With the Phoebe Prince case making headlines, talk of "mean girls" is in the air again. But at least two people aren't buying it: Mike Males and Meda-Chesney Lind, in today's New York Times, declare the epidemic of teen girl cruelty both a "hoax" and a myth. "We have examined every major index of crime on which the authorities rely," they write. "None show a recent increase in girls' violence; in fact, every reliable measure shows that violence by girls has been plummeting for years." Murders and robberies by girls are less frequent than they have been in 40 years; other, lesser offenses, such as fights and weapons possession are down as well.
Unfortunately, cruelty between girls can't really be measured with the hard crime statistics on which Males and Lind's argument relies. That's part of what makes it so insidious. As Rachel Simmons wrote in "Odd Girl Out: The Hidden Culture of Aggression in Teenage Girls," bullying between teenage girls expresses itself as physical fighting less often than it does as relational aggression, a soft and social warfare often conducted between girls who seem to be friends. You can't measure rumors, passive-aggressive remarks, alienation and shaming with statistics. But that doesn't mean they aren't damaging or common -- or, you know, mean. There's a difference between being cruel and being violent -- a difference that the Times piece seems not to recognize, actually -- but cases like that of Prince, or Megan Meier, who committed suicide after being harassed by Lori Drew on MySpace, show that the consequences can be distressingly similar. Girls may not murder people very often, but neither Prince nor Meier were murdered; they were taunted and bullied to the point that suicide seemed like their only option.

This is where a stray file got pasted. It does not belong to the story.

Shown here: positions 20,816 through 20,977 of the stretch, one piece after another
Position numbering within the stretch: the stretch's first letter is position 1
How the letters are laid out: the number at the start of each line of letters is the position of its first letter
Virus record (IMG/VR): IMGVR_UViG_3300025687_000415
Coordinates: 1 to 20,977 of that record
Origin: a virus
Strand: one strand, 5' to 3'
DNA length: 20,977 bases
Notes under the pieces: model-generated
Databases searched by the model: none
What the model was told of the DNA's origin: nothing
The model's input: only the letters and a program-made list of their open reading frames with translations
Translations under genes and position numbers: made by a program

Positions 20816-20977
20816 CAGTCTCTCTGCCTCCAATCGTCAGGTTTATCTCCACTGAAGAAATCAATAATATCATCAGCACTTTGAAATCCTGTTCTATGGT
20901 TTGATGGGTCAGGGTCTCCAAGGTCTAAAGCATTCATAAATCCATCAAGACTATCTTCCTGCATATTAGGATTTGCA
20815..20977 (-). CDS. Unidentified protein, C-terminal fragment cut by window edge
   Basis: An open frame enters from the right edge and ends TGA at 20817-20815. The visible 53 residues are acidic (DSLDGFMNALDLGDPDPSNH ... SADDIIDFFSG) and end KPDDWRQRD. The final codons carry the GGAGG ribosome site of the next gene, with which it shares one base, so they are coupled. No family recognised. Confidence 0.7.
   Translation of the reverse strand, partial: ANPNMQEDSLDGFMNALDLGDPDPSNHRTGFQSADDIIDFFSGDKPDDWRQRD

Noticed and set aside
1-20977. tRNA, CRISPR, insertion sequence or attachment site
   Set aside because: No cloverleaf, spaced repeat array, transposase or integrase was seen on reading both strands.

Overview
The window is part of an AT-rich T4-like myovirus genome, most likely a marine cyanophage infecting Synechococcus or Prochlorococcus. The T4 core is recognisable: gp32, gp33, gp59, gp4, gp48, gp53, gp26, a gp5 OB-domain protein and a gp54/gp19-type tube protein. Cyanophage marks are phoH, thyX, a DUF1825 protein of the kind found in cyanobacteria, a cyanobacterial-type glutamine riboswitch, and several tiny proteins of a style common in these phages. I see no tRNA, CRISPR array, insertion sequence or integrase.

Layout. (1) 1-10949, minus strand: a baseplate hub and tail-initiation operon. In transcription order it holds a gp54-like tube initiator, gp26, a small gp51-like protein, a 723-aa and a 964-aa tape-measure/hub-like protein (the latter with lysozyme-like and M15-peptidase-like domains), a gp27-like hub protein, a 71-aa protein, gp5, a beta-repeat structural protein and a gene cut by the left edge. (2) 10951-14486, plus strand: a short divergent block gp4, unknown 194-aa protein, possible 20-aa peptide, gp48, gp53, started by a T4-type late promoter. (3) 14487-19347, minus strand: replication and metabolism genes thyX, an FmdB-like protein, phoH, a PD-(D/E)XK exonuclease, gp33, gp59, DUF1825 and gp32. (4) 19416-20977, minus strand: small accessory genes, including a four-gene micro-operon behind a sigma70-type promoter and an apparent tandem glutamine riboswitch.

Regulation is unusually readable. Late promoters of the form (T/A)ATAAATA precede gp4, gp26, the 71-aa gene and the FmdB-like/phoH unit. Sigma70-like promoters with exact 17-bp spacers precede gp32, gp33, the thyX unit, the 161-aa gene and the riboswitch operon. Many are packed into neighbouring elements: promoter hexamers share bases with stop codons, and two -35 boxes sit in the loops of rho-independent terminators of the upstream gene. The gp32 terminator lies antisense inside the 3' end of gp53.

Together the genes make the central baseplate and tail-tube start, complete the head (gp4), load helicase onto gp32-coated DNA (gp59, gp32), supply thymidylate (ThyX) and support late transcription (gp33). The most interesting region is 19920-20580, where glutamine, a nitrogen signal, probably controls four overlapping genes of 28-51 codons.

The Times Op-Ed is right that girl-on-girl violence does attract a disproportionate amount of attention. The Prince and Meier cases made national news; lesser but still serious offenses, like a string of beatings by girls posted on YouTube, are headline grabbers and commentary bait. So, why do female bullies get so much more airtime than male bullies? Well, the most obvious answer is that they're more visible to us these days: on YouTube, on MySpace in Meier's case, and on Facebook in Prince's. (One of her alleged tormentors posted "accomplished" as her status message on the day she died.) The Internet doesn't increase cruelty so much as make it more transparent and searchable; actual crime rates may be going down, but the aggression between girls is more visible than it has ever been. Then, there's the fact that, since we don't expect violence from teen girls -- those silly, sweet, kittenish creatures, all of whom are imagined, somehow, to possess a vague temperamental resemblance to Ann-Margret in "Bye Bye Birdie" -- it's shocking when we see it. And "shocking" translates to "reportable." Show some teen boys in a fistfight, and no one is surprised; show girls doing the same thing, and it's news.
It's easy to poke holes in Meyer and Lind's argument, with its reliance on hard crime stats. Still, they have one thing right. Focusing on cruelty committed by girls is sensational, and more than a little cheap. People, and often young people in particular, often make life hellish for each other. Instead of focusing on woman's inhumanity to woman, maybe we should point out that a regrettably large portion of the world can be inhumane. Including many boys.